License Plate Readers: Setting the Record Straight (Industry Perspective)

Don’t let privacy zealots put license plate readers into the Edward Snowden surveillance discussion — that is a red herring.

by Tom Joyce / July 28, 2016
A patrol car equipped with a roof-mounted camera that constantly photographs passing license plates. Rick Loomis/Los Angeles Times/MCT

In most aspects of society, technology has been seen as a means of doing things better. From health care to transportation to financial services, new technologies have made our ability to work, live and play safer, easier and more cost efficient.

However, too many of our government leaders look to restrain advanced technologies to perform the most critical of tasks — maintain our safety and security. For the past several years, more than 30 states have introduced legislation that would curtail or even prohibit law enforcement from using technology that helps to solve crimes and protect citizens: license plate reader (LPR) cameras and data.

From the threats of a surveillance state to privacy breaches, LPR is too often depicted in a harsh and wrong light — mostly thanks to a multi-million-dollar campaign by the American Civil Liberties Union and the Electronic Frontier Foundation that I, as a former lieutenant detective commander of the New York City Police Department, see as filled with misinformation.

As a former NYPD official, LPR would have been required protocol for my team. No questions asked. It changes your investigative mind. Law enforcement agencies across the country that have adopted LPR solutions are more efficient and effective. They more efficiently enforce warrants, identify stolen vehicles and help detectives solve major crimes. In addition, license plate detections of vehicles known to be associated with threatening individuals keeps officers safe by providing awareness of their surroundings.

LPR technology has helped to apprehend murderers, serial killers, drug traffickers and child abductors.

All the while, LPR data contains no personally identifiable information — just a photograph of an anonymous rectangle with alphanumeric characters on it — a license plate.  Every state mandates by law that license plates be mounted on vehicles and visible for identification purposes.

Don’t let the privacy zealots put LPR into the Edward Snowden surveillance discussion — that is a red herring.

LPR cameras — stationary or mobile — are just like any modern smartphone camera. They take photographs of license plates and stamp the pictures with the date, time and location coordinates of where they were taken.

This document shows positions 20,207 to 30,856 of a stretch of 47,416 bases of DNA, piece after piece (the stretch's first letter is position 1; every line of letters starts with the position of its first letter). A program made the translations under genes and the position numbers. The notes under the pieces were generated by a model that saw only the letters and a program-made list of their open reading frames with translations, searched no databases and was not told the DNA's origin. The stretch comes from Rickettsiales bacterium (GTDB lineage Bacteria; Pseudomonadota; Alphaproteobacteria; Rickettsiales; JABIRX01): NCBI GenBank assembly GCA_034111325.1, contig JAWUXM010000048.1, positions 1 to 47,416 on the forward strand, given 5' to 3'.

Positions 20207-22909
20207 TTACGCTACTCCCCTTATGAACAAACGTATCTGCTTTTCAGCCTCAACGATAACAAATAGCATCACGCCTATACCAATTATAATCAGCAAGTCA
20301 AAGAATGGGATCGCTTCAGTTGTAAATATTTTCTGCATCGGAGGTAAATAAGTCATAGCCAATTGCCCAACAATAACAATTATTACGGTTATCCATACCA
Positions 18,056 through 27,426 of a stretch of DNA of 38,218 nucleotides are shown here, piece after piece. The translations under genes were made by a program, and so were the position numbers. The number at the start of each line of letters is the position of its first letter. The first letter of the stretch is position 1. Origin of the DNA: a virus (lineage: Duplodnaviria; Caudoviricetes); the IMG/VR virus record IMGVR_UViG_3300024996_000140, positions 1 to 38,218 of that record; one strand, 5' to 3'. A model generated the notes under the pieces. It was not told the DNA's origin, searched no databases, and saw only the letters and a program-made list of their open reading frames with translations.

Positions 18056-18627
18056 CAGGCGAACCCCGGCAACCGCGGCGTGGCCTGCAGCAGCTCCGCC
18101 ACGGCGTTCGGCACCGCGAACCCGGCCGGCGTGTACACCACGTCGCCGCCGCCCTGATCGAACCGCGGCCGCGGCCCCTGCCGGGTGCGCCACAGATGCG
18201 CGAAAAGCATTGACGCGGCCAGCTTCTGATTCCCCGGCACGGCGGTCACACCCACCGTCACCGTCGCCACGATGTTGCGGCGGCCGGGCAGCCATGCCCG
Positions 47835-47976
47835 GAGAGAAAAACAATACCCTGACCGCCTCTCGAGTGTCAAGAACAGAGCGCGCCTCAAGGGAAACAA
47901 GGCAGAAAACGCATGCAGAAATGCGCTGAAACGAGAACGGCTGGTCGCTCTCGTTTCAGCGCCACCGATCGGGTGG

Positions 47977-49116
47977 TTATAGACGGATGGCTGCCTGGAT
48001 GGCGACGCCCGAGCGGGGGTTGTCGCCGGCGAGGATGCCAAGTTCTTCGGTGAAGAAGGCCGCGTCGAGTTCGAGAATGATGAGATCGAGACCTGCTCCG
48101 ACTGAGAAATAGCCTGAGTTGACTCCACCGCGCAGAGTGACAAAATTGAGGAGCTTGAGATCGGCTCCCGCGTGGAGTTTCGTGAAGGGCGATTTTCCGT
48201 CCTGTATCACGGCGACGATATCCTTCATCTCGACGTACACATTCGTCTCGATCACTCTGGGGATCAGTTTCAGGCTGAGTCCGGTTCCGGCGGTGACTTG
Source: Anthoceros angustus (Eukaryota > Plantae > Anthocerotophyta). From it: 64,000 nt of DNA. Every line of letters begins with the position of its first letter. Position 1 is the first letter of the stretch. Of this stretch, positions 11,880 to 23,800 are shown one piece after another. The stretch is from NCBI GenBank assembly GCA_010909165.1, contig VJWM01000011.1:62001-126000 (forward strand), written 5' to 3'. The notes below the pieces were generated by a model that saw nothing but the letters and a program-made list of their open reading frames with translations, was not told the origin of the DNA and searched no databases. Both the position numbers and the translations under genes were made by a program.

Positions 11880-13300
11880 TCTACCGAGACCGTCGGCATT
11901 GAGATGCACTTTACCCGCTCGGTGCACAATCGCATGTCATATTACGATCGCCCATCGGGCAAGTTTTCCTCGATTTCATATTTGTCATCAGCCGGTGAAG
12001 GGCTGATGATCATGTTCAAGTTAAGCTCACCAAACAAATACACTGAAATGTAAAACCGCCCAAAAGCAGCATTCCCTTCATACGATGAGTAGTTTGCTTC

LPR data generated by a law enforcement agency (LEA) is owned by that specific agency. It is up to each LEA to determine whether it wants to share its LPR data with other LEAs. In addition, LEAs can fully track and audit access to LPR data, and set and manage a wide range of data access controls. The LPR records are stored in a database that meets the FBI's Criminal Justice Information Services (CJIS) compliance, and can only be searched by authorized personnel.

The only way to link personally identifiable information — like a name, address or face — to an anonymous LPR data record is to obtain access to a state’s Department of Motor Vehicle database.  That access is currently restricted by the Driver’s Privacy Protection Act — a strong federal law that carries stiff fines and federal prison penalties for any violation.

Thanks to this legislation, the connection of an LPR data record to personal data from DMV records for malicious or abusive reasons is strictly prohibited. 

Privacy concerns often dominate discussions about LPR, while the truth about how LPR data is often ignored. It is time to set the record straight.

While some lawmakers debate and consider an outright ban of some uses of LPR, they should learn from states that have settled this debate. North Carolina and Maryland, for instance, have taken a good hard look at the issue, examined the facts and decided on a measured approach that embraces LPR technology. Common sense tells me that the pros of this technology far outweigh the cons, and a ban on LPR simply makes no sense at all. 

If I were a victim of a crime, I’d certainly hope law enforcement would have access to all possible crime-solving technologies. I’m sure legislators would expect the same for themselves.

Let’s hope that our national and state federal, state and local law enforcement leaders get the message that LPR is a critical tool to making our streets safer. Communities deserve to have their law enforcement agencies equipped with the best technologies to prevent and solve crime.  

Tom Joyce, a former lieutenant commander of the New York Police Department Cold Case Squad, is the vice president of product development at Vigilant Solutions Inc., a provider of technology solutions for law enforcement.

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